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LAPD, federal investigators look to DNA, fingerprints, video to help crack multimillion-dollar heist

Officials say the thieves that stole about $30 million from a money storage facility seemed to have entered through the roof; investigators are requesting home security footage from the surrounding neighborhood

Garda burglary

LOS ANGELES, CA- APRIL 04: Thieves made off with as much as $30 million in an Easter Sunday burglary from the Gardaworld building on Rexford Street in Sylmar. Published news reports said they entered through the roof. Photographed on Thursday, April 4, 2024. (Myung J. Chun / Los Angeles Times)

Myung J. Chun/TNS

By Richard Winton
Los Angeles Times

LOS ANGELES — Investigators probing the heist of up to $30 million from a vault in the San Fernando Valley on Easter Sunday have scrubbed the scene, searching for fingerprints, DNA evidence and other materials, according to law enforcement sources with knowledge of the investigation.

Federal and local officials have also been working to collect any surveillance or home security video in the suburban Sylmar neighborhood where the heist — considered one of the biggest in L.A. history — occurred.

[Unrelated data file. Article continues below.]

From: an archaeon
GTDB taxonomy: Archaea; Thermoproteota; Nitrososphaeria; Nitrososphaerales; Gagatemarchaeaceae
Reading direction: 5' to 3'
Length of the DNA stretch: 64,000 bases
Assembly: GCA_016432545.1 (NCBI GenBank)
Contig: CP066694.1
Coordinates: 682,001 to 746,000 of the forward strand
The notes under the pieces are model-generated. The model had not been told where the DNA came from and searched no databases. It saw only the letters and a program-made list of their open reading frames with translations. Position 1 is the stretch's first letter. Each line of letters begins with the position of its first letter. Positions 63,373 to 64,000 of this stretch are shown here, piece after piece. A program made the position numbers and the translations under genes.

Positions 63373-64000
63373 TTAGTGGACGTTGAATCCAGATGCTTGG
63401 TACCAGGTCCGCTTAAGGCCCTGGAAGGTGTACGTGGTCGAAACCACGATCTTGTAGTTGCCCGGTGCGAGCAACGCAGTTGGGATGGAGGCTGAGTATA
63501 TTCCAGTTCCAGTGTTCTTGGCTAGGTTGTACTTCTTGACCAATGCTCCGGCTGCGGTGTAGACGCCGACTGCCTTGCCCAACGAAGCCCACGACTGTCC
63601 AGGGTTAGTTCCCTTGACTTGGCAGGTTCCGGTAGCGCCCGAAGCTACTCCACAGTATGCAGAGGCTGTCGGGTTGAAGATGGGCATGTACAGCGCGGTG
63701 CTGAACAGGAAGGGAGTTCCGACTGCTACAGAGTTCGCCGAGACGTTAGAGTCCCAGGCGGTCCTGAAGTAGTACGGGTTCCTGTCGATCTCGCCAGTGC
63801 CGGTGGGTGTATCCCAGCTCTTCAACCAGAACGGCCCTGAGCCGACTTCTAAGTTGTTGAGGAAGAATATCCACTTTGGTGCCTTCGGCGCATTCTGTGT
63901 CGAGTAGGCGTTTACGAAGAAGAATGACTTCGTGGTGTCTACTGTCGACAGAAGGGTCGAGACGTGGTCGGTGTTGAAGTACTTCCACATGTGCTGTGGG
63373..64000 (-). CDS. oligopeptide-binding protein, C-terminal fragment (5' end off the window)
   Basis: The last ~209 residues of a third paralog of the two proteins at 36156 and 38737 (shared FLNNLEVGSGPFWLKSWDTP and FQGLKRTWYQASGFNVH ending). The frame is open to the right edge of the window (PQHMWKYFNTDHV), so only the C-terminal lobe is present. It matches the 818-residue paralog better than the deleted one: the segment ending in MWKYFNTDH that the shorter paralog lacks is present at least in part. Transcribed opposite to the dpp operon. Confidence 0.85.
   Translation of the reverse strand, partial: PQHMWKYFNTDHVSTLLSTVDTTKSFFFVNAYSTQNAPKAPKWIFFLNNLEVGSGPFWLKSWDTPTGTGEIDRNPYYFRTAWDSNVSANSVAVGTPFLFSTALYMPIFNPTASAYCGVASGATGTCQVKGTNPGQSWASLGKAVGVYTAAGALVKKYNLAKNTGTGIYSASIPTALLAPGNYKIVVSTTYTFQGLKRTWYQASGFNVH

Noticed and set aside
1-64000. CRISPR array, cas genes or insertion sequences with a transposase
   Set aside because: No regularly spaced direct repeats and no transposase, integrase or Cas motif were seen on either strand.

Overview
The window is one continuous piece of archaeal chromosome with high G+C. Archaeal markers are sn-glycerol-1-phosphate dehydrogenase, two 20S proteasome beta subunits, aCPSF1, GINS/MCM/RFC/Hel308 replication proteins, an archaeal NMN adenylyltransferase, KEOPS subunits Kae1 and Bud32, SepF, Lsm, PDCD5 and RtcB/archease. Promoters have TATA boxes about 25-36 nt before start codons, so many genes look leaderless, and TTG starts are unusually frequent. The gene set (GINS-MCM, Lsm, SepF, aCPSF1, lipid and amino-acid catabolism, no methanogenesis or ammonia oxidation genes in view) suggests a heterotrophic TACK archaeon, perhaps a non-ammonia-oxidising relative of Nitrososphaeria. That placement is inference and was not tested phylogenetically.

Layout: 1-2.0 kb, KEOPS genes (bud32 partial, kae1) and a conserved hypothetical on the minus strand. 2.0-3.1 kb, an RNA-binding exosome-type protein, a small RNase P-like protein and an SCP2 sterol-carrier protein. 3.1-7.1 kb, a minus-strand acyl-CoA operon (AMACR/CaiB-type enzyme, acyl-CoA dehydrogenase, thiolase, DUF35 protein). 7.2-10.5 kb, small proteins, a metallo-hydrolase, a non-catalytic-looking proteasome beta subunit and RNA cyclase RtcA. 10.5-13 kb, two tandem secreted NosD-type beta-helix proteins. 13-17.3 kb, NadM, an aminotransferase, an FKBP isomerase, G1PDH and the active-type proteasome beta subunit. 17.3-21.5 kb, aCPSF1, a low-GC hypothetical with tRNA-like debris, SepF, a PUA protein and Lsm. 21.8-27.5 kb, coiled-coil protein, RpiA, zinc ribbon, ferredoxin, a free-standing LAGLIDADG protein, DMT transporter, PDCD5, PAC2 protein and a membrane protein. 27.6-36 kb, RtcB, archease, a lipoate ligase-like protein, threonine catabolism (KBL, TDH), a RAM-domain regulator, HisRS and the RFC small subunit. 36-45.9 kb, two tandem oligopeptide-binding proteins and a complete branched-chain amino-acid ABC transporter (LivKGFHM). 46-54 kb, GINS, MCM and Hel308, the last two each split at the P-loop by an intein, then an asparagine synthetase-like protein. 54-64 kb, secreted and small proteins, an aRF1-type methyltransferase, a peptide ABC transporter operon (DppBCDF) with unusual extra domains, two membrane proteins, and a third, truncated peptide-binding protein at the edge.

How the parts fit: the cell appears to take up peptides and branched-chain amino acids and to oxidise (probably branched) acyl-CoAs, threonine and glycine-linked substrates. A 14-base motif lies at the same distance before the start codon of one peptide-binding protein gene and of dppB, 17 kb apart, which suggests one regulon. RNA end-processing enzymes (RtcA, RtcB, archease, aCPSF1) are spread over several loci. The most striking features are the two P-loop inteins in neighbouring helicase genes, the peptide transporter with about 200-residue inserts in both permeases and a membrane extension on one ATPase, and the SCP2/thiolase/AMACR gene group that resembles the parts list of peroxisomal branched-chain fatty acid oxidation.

The sources declined to say what evidence investigators have collected. No arrests have been made.

The thieves targeted a Gardaworld building on Roxford Street in Sylmar, accessing a vault where huge sums of cash were stored. The Canada -based security giant has not responded to requests for comment.

Officials said the burglars appeared to enter through the roof.

At least one alarm was triggered during the crime, but it was not connected to local law enforcement, according to a source familiar with the investigation who was not authorized to discuss it publicly.

The operators of the business did not discover the massive theft until they opened the vault the day after Easter.

There was a hole in the side of the building covered by a piece of plywood. A law enforcement source confirmed to The Times there was an effort to breach the side, but it was not clear how that area was used in the heist.

Some neighbors reported hearing a strange mechanical sound — a kind of rhythmic whirring — that weekend. Others said the Wi-Fi in the area was out. It’s unclear whether either was connected to the heist.

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